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April 2013 St@teside

New SHADAC Report on Employer-Sponsored Insurance Trends in States

The State Health Access Data Assistance Center (SHADAC) has released its updated “State Level Trends in Employer-Sponsored Health Insurance” report. Building on a report originally published in June 2011, this update provides further analysis of the employer-sponsored insurance (ESI) market both at the state and national levels.
The report found that ESI coverage levels for people under age 65 have continued to decline from 69.7 percent in 1999/2000 to 59.5 percent in 2010/2011. While the rate of public coverage increased over this period, it was not enough to offset the drop in ESI coverage, leading to an increase in the uninsurance rate from 14.7 percent to 17.8 percent. These declines in ESI coverage have disproportionately impacted low income populations, as those with household incomes below 200 percent of the Federal Poverty Guideline (FPG) experienced greater declines in ESI than those with household incomes at or above 400 percent FPG.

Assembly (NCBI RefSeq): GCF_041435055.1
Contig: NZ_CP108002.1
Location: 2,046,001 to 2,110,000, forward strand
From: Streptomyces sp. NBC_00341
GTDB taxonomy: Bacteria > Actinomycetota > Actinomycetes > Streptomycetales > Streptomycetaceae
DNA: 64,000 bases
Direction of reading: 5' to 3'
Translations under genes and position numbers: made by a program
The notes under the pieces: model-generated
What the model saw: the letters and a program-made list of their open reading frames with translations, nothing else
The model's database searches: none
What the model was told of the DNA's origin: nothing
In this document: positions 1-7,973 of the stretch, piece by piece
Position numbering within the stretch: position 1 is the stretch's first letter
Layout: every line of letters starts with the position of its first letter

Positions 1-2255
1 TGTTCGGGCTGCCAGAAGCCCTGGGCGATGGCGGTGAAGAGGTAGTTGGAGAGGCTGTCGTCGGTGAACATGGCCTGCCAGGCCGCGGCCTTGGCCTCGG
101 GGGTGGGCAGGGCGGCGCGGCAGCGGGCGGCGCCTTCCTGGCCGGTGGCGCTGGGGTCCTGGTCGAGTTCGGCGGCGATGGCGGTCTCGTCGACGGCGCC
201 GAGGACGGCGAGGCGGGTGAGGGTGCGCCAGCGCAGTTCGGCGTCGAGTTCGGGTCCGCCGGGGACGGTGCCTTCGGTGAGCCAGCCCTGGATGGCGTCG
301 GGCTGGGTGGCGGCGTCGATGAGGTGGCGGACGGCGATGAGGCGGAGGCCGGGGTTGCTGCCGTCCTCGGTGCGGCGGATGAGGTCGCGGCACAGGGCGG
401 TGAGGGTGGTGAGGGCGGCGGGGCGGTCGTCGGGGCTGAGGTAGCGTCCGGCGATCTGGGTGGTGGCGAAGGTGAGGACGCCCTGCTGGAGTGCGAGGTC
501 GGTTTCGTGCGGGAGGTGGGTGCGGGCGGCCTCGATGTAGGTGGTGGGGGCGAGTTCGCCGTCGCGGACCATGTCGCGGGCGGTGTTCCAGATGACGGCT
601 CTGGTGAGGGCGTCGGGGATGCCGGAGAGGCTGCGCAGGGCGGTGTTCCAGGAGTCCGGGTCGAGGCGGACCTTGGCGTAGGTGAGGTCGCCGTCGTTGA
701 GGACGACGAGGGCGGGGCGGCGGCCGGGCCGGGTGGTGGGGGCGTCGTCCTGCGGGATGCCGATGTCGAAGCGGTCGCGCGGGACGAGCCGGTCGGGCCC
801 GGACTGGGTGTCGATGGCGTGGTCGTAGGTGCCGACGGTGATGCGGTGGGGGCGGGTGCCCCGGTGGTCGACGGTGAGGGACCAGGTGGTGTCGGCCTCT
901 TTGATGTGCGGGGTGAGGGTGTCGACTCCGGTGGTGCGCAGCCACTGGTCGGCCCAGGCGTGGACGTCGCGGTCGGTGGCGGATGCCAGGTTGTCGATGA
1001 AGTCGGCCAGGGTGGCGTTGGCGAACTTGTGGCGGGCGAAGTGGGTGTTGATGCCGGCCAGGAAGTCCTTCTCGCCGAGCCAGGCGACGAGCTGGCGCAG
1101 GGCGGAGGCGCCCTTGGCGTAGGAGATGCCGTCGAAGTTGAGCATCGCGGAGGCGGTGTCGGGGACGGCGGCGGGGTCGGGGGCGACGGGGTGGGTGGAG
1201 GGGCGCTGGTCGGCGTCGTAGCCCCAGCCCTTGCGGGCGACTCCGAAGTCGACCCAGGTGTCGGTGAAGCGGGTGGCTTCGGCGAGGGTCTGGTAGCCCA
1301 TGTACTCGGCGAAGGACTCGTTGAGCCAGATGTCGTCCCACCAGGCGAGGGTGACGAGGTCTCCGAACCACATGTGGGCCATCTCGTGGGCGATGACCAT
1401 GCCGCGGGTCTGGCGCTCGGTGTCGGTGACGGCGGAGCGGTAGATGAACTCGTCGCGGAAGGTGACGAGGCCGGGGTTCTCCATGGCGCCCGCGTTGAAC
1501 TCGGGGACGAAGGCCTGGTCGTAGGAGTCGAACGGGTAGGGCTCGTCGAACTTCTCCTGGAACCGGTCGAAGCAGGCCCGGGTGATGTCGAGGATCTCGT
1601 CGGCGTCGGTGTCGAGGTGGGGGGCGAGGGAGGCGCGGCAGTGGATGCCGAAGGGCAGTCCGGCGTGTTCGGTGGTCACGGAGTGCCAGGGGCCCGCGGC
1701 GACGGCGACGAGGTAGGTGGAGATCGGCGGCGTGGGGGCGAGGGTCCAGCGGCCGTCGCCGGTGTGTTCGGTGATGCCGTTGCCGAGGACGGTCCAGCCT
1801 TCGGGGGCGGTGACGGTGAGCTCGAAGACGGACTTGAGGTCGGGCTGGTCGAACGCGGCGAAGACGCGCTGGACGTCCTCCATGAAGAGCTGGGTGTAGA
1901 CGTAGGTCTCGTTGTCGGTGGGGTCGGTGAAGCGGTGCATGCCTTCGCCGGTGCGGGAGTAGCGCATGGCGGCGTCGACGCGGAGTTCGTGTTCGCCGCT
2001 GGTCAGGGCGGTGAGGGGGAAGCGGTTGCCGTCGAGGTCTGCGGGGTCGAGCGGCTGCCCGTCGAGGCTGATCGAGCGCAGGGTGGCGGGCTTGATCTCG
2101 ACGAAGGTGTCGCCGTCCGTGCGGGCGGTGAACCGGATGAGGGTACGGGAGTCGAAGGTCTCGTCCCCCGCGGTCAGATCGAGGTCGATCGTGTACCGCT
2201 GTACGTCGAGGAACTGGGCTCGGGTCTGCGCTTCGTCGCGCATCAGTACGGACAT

The SHADAC report further cites several trends in employer-related factors that are contributing to the decline of ESI. These factors include:
  1. Decrease in private sector employers offering coverage from 58.9 percent in 1999/2000 to 52.4 percent in 2010/2011;
  2. The percentage of workers who are employed at establishments offering ESI declined from 89.3 percent to 85.9 percent; and
  3. The take-up rate of ESI by employee eligible employees dropped from 81.8 percent in 1999/2000 to 76. 3 percent 2010/2011.
  4. Furthermore, the declining trend in ESI also was marked by an increase in the cost of health insurance premiums. The costs for both single and family coverage more than doubled from 1999/2000 to 2010/2011. This translated to an increase in employee contribution from 17.5 percent to 20.8 percent of the total premium for single coverage, and from 23.8 percent to 26.6 percent for family coverage.

At the state level, ESI rates fell in 47 states, with substantial variation in the magnitude of decline and the levels of ESI coverage. Michigan’s 15.2 percentage point decrease in ESI was the largest, while Nebraska had the smallest decline of 4.3 percentage points; only three states – Massachusetts, North Dakota, and Alaska – had stable rates of ESI coverage. New Mexico had the lowest percentage of ESI coverage at 48 percent, while New Hampshire had the highest at 73.8 percent.
The report and state factsheets can be viewed here. An interactive map can also be viewed at the Robert Wood Johnson Foundation’s website.